The Case for making yourself DISPENSABLE!
How often have you heard the advice to make yourself indispensable so that you will never have to worry about losing your job? The standard thinking in the corporate world is making yourself indispensable equals job security which equals money which equals freedom. While this might be a valuable train of thought for these people, once you start your own business, your goal is to make yourself replaceable.
Everyone has the tendency to think that they are the best at everything they do in their business. Nobody can do what I can do! I'm the best! The thing is this could very well be true, you might be the best at every single part of your business, what's your point? As I have mentioned previously in my productivity post, your primary goal as an entrepreneur is, I would assume, to make money. The main way to do that is simple: focus on the highest paying tasks in your business that only you can do best. In my opinion this is one thing: marketing. The purpose of your business is to make its owner ( you) rich. Never forget it!
If you are spending all of your time running your business, doing bookkeeping, sales and marketing, customer service, fulfillment - you name it, you will burn out quickly.
So you need to build a strong team, and then you need to duplicate yourself, and then you ultimately need to replace yourself. We all have our strengths and weaknesses, and every single successful person out there will tell you that you need to focus on building your strengths, and ignoring your weaknesses. Of course the exception is if you are 250 pounds overweight, then obviously fitness isn't a strength of yours and you have to address it immediately. But you get what I mean.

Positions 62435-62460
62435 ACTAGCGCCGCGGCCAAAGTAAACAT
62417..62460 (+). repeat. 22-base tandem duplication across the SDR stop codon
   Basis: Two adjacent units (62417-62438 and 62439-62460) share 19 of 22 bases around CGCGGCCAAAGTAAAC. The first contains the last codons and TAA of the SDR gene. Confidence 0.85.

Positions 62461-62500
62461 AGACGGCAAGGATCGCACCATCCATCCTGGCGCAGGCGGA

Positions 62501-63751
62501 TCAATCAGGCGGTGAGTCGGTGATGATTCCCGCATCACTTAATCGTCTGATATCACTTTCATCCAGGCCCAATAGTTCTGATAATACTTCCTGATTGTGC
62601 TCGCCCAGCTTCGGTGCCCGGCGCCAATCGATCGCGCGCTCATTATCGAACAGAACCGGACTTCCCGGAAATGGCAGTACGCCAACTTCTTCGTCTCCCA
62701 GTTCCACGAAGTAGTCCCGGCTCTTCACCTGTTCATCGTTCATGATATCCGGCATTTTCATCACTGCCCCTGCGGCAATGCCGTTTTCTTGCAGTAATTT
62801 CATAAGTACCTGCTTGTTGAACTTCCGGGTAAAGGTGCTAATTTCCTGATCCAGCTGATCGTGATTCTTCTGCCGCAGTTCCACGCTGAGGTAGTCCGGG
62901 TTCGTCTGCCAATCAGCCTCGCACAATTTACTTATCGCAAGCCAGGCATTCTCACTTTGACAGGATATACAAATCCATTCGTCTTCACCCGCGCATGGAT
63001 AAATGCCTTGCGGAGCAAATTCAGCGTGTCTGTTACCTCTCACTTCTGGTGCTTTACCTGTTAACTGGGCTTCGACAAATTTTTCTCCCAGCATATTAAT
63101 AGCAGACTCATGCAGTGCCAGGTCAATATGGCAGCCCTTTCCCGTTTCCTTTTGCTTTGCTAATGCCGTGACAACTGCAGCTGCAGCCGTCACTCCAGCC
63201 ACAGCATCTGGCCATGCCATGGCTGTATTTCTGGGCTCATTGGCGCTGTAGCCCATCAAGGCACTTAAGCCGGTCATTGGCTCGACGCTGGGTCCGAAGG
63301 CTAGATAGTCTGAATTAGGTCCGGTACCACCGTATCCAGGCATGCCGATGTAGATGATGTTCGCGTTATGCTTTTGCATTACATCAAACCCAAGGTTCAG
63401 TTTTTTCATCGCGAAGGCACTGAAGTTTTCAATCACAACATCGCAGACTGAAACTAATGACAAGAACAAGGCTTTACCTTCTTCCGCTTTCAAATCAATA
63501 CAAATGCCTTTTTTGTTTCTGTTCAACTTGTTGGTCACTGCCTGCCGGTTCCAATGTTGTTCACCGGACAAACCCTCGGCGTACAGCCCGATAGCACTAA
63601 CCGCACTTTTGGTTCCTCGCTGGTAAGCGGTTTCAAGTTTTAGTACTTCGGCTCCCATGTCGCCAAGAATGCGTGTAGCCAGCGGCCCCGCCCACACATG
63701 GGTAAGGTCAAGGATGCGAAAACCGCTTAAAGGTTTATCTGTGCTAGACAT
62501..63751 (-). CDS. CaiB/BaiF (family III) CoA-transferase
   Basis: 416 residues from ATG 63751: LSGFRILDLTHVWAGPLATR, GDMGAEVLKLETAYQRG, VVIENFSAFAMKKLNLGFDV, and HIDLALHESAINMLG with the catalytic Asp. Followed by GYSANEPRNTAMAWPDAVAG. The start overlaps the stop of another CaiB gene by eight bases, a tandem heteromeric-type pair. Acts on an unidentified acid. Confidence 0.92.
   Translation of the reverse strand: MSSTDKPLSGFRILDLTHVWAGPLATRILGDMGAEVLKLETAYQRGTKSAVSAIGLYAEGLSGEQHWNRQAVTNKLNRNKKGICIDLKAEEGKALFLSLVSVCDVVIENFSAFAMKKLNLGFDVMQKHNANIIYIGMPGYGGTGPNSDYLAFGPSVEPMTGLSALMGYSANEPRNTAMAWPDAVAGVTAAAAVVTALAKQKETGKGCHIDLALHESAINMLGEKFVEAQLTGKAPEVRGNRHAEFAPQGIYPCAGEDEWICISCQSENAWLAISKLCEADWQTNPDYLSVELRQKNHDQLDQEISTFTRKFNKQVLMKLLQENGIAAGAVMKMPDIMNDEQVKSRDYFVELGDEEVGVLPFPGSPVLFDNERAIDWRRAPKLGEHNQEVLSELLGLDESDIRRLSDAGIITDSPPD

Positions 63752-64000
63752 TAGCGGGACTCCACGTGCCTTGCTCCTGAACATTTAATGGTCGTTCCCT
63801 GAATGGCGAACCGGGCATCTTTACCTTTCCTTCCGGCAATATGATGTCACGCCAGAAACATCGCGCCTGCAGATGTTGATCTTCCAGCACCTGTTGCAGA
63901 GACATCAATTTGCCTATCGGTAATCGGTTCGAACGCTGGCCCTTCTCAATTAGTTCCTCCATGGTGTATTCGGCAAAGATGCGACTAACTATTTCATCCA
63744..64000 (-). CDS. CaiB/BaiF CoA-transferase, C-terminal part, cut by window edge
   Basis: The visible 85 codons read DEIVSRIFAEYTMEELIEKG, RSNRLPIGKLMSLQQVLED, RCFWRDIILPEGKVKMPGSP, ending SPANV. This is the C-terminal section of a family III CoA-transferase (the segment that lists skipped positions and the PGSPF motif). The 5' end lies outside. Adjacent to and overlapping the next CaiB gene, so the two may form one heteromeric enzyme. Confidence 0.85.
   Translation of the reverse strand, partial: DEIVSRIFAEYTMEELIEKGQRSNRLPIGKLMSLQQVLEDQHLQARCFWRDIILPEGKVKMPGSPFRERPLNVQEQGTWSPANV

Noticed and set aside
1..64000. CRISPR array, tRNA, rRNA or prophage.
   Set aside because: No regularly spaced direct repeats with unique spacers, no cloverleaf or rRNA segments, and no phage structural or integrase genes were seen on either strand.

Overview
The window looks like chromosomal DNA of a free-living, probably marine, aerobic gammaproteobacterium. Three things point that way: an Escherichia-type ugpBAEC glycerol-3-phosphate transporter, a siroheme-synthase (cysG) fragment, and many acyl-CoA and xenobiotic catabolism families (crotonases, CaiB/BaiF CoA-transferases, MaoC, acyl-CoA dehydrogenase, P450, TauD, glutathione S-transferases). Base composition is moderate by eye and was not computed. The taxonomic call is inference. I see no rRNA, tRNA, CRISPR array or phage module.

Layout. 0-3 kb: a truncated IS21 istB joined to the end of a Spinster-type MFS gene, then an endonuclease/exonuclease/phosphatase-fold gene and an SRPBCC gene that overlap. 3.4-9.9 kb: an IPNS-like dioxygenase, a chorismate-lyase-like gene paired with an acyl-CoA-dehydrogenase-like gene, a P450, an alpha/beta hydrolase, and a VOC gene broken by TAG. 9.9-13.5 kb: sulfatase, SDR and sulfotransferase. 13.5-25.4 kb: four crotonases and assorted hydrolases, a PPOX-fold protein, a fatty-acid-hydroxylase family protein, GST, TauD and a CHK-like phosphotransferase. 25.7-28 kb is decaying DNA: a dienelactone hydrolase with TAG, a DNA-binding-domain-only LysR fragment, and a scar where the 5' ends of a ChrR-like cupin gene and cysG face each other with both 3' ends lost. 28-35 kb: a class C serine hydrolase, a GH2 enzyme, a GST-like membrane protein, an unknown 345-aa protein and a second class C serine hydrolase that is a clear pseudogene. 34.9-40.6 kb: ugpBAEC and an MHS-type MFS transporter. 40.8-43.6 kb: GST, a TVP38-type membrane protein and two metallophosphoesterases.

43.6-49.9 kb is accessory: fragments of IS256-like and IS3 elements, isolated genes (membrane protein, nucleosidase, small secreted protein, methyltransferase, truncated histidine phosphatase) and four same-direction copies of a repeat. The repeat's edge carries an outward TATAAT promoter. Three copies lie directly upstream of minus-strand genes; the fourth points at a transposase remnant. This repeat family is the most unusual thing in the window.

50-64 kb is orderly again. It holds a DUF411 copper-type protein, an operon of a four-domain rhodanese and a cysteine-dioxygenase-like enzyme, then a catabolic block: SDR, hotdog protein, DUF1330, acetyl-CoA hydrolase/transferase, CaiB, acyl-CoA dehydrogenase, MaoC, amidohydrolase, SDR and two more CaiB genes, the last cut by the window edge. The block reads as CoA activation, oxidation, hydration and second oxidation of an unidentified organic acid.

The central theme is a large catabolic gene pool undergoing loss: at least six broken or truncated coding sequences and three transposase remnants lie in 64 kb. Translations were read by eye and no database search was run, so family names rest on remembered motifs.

Once you have a team you must gradually release the reins of your business if you want to enjoy the freedom you wanted when you created your business. What Dan Kennedy mentions in his book No B.S. Time Management for Entrepreneurs ( which I strongly recommend everybody read), is that, to their own dismay, when most entrepreneurs take a vacation they usually come back to find that everything has been running just fine without them. You don't need to add your personal touch to every single part of your business, in fact you should be making systems that will make your very presence completely unnecessary. The lesson is that sometimes good enough, is good enough and you should work towards "firing" yourself.
So keep your eyes on the prize and don't make the same mistake of thinking that your entrepreneurial venture is the same as a corporate job. Make yourself dispensable by delegating your lower $/hr tasks to employees and work yourself out of your job to enjoy the freedom you were looking for in the first place.